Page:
In addition to targeting consumers through the campaign, Restaurants Canada continues to advocate on behalf of the foodservice industry at every level of government. 

According to a recent survey by Restaurants Canada, 87 per cent of Canadians are in agreement that restaurants are doing a good job of keeping customers safe. 92 per cent of Canadians agree that restaurants are an important part of their community. The data supports the idea that the majority of consumers believe that restaurants are safe spaces to enjoy time with their household and chosen bubble but as further rolling government restrictions continue to pummel the industry, our industry continues to be decimated.

As part of this campaign, Restaurants Canada is demanding clearer transmission data to better understand why and how these guidelines have been put in place.

“Since the start of the pandemic, foodservice operators have made major investments in new procedures, training, personal protective equipment, and other means to ensure the highest levels of safety for their staff and patrons,” said Restaurants Canada President and CEO Todd Barclay. “When jurisdictions experience rising cases, restaurant operators deserve to know why, and Government should be doing everything possible to help them avoid the devastating consequences of indoor dining closures so restaurants can continue contributing to the economic and social fabric of their communities.”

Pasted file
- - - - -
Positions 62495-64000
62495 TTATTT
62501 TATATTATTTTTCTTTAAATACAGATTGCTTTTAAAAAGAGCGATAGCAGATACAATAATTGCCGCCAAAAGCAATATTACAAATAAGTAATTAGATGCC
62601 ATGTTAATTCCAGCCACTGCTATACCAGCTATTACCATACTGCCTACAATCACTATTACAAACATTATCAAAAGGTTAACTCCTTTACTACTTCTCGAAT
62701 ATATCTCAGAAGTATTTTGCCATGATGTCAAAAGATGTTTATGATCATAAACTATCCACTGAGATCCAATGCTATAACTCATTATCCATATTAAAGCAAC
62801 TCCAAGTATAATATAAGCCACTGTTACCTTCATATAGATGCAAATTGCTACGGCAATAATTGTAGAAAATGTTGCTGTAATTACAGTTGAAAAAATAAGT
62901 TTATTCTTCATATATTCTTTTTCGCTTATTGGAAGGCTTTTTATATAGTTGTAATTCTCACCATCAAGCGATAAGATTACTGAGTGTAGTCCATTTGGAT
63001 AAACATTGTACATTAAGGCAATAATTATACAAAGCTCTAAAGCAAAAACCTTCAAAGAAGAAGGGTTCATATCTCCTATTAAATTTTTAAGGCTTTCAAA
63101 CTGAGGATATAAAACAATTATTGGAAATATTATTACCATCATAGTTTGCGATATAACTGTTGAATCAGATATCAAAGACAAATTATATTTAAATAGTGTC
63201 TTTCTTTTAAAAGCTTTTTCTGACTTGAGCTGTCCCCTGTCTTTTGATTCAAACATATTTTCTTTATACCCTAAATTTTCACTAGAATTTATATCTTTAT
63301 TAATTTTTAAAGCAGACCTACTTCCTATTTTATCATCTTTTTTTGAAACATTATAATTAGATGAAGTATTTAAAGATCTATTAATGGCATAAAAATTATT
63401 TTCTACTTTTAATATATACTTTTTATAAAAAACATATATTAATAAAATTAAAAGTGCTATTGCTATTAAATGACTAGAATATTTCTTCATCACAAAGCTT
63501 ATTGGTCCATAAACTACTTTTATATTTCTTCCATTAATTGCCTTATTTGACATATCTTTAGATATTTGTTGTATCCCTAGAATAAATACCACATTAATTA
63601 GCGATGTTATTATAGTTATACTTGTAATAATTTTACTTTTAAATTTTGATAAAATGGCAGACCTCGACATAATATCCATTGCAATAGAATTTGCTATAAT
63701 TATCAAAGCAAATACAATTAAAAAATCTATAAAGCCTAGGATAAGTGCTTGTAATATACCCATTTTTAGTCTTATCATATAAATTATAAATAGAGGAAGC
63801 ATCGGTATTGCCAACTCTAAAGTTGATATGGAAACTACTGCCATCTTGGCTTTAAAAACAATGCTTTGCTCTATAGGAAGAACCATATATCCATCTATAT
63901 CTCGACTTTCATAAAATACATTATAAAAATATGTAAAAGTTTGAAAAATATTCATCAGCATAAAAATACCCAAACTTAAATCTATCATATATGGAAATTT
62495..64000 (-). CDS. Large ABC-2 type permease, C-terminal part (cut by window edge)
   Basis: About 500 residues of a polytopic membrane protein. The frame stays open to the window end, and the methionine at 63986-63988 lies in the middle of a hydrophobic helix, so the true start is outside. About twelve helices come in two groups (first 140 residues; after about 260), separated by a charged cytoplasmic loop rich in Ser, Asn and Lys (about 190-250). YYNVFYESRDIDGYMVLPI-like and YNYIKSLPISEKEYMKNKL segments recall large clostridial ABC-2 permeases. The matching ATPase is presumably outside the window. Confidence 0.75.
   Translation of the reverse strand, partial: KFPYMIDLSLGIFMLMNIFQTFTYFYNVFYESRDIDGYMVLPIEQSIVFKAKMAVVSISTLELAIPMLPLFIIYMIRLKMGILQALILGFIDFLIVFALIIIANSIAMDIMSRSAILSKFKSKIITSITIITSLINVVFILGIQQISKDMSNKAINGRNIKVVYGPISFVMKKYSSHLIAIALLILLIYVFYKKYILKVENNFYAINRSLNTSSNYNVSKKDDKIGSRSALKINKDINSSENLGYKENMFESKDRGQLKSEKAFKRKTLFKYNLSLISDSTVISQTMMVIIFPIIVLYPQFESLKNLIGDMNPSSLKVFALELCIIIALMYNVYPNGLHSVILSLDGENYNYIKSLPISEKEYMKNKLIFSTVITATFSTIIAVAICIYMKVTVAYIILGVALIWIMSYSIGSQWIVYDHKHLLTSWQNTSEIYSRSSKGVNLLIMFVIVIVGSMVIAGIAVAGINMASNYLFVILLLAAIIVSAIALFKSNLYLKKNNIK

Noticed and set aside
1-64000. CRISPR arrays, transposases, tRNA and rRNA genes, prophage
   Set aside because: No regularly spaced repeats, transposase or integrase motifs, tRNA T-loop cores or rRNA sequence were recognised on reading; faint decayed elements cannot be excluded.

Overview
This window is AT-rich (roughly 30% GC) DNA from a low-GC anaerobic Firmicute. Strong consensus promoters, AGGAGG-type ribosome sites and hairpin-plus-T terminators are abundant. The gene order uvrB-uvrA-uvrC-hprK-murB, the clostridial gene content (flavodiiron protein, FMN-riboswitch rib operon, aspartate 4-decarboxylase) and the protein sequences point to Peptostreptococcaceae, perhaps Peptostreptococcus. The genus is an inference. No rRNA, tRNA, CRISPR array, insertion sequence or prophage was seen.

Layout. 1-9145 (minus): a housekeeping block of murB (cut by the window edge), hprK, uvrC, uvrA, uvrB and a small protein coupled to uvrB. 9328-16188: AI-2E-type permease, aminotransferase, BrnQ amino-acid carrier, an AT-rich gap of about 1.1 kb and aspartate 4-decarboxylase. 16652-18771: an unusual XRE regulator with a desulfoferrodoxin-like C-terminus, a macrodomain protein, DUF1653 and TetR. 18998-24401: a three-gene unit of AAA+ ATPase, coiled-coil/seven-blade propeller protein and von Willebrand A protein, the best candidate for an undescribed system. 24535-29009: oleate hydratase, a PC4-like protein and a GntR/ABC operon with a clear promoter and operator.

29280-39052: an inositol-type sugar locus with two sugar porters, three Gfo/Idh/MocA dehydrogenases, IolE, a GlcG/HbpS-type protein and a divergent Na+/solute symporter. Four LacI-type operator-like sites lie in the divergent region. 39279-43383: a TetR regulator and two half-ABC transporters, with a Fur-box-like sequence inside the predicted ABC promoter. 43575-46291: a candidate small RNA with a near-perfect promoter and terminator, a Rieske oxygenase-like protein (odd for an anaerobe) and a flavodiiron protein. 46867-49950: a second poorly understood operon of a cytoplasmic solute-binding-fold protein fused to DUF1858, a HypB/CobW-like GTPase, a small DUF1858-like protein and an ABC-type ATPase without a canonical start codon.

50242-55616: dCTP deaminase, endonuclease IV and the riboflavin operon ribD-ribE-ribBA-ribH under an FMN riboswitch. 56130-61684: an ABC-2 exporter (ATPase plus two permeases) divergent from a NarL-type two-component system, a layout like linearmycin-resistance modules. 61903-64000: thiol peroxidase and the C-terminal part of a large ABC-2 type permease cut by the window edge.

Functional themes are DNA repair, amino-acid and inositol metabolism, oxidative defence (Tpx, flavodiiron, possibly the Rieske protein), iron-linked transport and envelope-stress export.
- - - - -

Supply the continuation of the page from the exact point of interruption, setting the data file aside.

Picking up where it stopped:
In communities across Canada, restaurants play an essential role. They drive our economy by creating jobs for all skill-levels and supporting our farmers and a vast network of suppliers and producers. Restaurant operators and their teams represent the diverse makeup of Canada, not only in the meals they create but also in the people that serve them. Just as importantly, restaurants bring character to neighbourhoods by providing a warm place for people to gather, fulfilling a human need for connection. We need that, now more than ever.